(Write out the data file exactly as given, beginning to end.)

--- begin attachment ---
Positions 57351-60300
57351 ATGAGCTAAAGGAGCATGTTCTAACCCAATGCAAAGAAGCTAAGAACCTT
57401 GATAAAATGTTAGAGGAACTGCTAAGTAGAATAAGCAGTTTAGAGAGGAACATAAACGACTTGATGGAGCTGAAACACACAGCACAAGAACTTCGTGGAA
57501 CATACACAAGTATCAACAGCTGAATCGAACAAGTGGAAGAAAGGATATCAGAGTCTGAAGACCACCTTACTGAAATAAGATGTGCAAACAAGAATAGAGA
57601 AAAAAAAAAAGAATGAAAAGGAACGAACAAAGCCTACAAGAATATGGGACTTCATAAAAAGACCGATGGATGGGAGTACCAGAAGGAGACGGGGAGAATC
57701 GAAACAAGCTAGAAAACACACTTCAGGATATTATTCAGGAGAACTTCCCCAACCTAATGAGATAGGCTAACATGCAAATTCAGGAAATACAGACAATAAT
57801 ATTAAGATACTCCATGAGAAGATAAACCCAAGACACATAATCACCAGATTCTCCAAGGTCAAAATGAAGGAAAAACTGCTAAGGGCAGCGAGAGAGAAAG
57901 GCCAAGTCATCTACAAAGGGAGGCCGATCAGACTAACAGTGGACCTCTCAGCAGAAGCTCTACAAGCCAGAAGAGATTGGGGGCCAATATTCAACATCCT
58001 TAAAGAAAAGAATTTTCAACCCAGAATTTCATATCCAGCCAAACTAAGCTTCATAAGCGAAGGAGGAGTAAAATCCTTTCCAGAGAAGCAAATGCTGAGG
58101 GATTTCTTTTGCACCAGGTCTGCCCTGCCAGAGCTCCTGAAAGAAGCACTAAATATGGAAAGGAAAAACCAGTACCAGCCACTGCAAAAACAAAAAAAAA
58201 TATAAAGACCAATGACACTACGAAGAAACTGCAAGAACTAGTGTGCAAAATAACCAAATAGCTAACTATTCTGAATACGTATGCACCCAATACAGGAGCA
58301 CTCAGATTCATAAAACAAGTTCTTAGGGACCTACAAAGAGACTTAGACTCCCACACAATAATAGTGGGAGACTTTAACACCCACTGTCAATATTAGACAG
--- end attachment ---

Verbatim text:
Positions 57351-60300
57351 ATGAGCTAAAGGAGCATGTTCTAACCCAATGCAAAGAAGCTAAGAACCTT
57401 GATAAAATGTTAGAGGAACTGCTAAGTAGAATAAGCAGTTTAGAGAGGAACATAAACGACTTGATGGAGCTGAAACACACAGCACAAGAACTTCGTGGAA
57501 CATACACAAGTATCAACAGCTGAATCGAACAAGTGGAAGAAAGGATATCAGAGTCTGAAGACCACCTTACTGAAATAAGATGTGCAAACAAGAATAGAGA
57601 AAAAAAAAAAGAATGAAAAGGAACGAACAAAGCCTACAAGAATATGGGACTTCATAAAAAGACCGATGGATGGGAGTACCAGAAGGAGACGGGGAGAATC
57701 GAAACAAGCTAGAAAACACACTTCAGGATATTATTCAGGAGAACTTCCCCAACCTAATGAGATAGGCTAACATGCAAATTCAGGAAATACAGACAATAAT
57801 ATTAAGATACTCCATGAGAAGATAAACCCAAGACACATAATCACCAGATTCTCCAAGGTCAAAATGAAGGAAAAACTGCTAAGGGCAGCGAGAGAGAAAG
57901 GCCAAGTCATCTACAAAGGGAGGCCGATCAGACTAACAGTGGACCTCTCAGCAGAAGCTCTACAAGCCAGAAGAGATTGGGGGCCAATATTCAACATCCT
58001 TAAAGAAAAGAATTTTCAACCCAGAATTTCATATCCAGCCAAACTAAGCTTCATAAGCGAAGGAGGAGTAAAATCCTTTCCAGAGAAGCAAATGCTGAGG
58101 GATTTCTTTTGCACCAGGTCTGCCCTGCCAGAGCTCCTGAAAGAAGCACTAAATATGGAAAGGAAAAACCAGTACCAGCCACTGCAAAAACAAAAAAAAA
58201 TATAAAGACCAATGACACTACGAAGAAACTGCAAGAACTAGTGTGCAAAATAACCAAATAGCTAACTATTCTGAATACGTATGCACCCAATACAGGAGCA
58301 CTCAGATTCATAAAACAAGTTCTTAGGGACCTACAAAGAGACTTAGACTCCCACACAATAATAGTGGGAGACTTTAACACCCACTGTCAATATTAGACAG